Revisit need for a separate securities regulator

Published February 19, 2014

Combining commercial and regulatory roles calls for a more robust framework



First published in Business Times on February 19, 2014

securities regulator

Two hats not better: The retired CEO of a listed stock exchange which, like SGX, has dual roles of a regulator and operator, admitted that there is conflict between the two roles but went on to reveal that he couldn’t say it when he was still the CEO. – ST FILE PHOTO

IN 2008, The Business Times published my letter arguing for a review of the regulatory framework of our securities markets and that as part of this review, “we should closely examine the current approach to dealing with the conflicts between Singapore Exchange’s commercial and regulatory roles” (“Thoughts on SGX’s regulatory stance”, BT, Dec 23, 2008).


That letter was partly triggered by what I felt was a lack of transparency in the enforcement actions taken by SGX. At that time, SGX had a practice of using private reprimands and did not publish information about enforcement actions against listed companies. I felt it was too timid in discharging its regulatory role. It is fair to say that, since that time, SGX has become much more active in enforcement, although the effectiveness of its enforcement actions continues to be debated.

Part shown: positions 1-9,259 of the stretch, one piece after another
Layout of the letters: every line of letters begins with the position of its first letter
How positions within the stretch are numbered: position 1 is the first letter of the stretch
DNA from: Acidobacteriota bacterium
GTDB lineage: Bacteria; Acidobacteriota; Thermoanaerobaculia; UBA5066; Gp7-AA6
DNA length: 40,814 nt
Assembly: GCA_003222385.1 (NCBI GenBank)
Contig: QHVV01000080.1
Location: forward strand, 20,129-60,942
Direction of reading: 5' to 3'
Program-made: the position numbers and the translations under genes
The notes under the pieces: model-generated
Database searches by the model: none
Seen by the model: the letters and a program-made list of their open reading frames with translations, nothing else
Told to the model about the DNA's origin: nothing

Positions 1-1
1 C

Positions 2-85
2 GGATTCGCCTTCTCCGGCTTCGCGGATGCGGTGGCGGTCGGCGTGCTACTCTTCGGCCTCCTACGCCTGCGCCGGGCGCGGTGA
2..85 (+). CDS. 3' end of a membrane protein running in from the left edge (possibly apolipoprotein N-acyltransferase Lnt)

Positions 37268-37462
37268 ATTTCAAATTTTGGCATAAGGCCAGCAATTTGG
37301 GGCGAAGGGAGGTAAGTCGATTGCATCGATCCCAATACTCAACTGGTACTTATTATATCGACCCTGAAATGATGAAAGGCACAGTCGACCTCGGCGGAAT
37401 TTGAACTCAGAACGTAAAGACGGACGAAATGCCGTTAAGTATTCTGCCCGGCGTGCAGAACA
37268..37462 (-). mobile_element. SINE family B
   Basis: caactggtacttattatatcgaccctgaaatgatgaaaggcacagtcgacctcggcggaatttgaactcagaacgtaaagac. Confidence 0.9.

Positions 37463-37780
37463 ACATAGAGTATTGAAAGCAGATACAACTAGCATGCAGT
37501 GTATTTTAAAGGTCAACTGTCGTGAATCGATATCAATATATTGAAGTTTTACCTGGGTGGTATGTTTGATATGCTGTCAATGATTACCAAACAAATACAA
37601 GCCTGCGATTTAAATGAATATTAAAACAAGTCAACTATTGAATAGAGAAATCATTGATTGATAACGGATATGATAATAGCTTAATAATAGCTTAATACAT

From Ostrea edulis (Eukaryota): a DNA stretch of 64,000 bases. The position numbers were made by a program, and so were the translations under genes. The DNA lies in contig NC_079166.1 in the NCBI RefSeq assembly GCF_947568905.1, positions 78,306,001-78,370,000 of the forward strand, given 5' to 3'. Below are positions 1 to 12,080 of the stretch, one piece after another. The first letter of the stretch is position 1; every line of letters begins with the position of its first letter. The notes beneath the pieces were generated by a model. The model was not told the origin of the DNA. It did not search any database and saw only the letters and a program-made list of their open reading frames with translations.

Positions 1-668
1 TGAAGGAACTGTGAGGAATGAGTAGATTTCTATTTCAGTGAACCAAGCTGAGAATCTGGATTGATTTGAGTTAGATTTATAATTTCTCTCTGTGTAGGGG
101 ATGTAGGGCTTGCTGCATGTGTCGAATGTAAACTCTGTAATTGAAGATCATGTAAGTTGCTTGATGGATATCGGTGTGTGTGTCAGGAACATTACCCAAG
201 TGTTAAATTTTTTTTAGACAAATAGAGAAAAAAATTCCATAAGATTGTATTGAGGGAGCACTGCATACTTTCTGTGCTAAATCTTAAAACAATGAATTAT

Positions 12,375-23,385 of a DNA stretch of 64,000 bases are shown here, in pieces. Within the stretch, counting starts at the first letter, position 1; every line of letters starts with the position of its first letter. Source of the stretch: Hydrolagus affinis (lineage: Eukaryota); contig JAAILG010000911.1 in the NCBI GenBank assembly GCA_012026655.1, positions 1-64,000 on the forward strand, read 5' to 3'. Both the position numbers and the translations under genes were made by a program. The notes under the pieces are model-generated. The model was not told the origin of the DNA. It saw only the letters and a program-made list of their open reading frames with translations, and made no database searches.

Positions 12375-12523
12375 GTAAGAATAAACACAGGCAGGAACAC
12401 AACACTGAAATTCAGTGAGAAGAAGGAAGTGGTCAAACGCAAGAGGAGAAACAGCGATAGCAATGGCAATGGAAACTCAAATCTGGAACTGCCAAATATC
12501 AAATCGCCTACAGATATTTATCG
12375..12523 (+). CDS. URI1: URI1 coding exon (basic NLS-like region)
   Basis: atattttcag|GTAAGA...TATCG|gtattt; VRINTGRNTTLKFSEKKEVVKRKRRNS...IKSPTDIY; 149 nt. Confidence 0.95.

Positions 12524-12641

A couple of years ago, I met the retired CEO of a listed stock exchange which, like SGX, has dual roles of a regulator and operator. I asked him whether he thought there was a conflict between the two roles. He replied: “Of course there is, but I couldn’t say it when I was the CEO.”


It is, therefore, good that the recent press release on the joint consultation by the Monetary Authority of Singapore (MAS) and SGX into improving our securities markets has acknowledged that there are “perceived and actual conflicts of interests in relation to SGX’s role as a listing authority”.


The consultation paper has proposed several measures to enhance the listings and regulatory framework. These include the setting up of three committees – Listings Advisory Committee (LAC), Listings Disciplinary Committee (LDC) and Listings Appeals Committee (LApC) – and making a wider range of sanctions available to SGX.


The paper states that MAS and SGX have studied the regulatory models of international exchanges and concluded that most jurisdictions have adopted self-regulation by stock exchanges, with varying degrees of regulatory responsibilities vested in the stock exchanges. Therefore, the consultation paper takes the position that SGX will retain its dual roles, but it proposes that the regulatory role of SGX be enhanced through the committees and the enhanced sanctions.